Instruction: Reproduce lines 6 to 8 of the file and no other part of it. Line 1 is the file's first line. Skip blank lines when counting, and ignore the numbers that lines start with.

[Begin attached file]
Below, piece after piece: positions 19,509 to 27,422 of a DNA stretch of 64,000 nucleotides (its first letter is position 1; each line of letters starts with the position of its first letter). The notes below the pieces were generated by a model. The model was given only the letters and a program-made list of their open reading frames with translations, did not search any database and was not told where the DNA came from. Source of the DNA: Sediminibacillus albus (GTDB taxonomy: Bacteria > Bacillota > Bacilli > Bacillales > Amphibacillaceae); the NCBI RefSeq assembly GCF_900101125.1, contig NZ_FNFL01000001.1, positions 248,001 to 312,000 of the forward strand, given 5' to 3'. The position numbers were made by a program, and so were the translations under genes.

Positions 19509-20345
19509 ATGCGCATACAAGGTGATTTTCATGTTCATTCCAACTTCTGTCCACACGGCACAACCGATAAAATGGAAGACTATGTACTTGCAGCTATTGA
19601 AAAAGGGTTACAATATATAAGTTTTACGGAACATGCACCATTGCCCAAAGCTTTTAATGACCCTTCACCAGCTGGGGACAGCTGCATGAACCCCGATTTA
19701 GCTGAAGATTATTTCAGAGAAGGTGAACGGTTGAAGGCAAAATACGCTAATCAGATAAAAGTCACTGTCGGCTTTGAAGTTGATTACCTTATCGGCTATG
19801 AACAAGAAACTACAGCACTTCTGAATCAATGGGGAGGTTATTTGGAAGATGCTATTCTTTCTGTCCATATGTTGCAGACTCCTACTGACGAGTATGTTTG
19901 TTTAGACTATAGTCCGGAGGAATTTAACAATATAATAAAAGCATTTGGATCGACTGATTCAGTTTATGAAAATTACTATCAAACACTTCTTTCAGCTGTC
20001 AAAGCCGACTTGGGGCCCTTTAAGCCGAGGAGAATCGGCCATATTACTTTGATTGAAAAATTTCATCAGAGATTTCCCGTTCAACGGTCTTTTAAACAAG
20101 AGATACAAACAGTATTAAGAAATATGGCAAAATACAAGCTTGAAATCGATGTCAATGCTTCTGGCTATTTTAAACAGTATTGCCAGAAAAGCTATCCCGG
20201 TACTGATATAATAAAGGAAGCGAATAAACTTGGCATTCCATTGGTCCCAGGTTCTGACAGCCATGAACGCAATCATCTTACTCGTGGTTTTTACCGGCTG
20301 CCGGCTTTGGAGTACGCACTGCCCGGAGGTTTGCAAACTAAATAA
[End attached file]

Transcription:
19801 AACAAGAAACTACAGCACTTCTGAATCAATGGGGAGGTTATTTGGAAGATGCTATTCTTTCTGTCCATATGTTGCAGACTCCTACTGACGAGTATGTTTG
19901 TTTAGACTATAGTCCGGAGGAATTTAACAATATAATAAAAGCATTTGGATCGACTGATTCAGTTTATGAAAATTACTATCAAACACTTCTTTCAGCTGTC
20001 AAAGCCGACTTGGGGCCCTTTAAGCCGAGGAGAATCGGCCATATTACTTTGATTGAAAAATTTCATCAGAGATTTCCCGTTCAACGGTCTTTTAAACAAG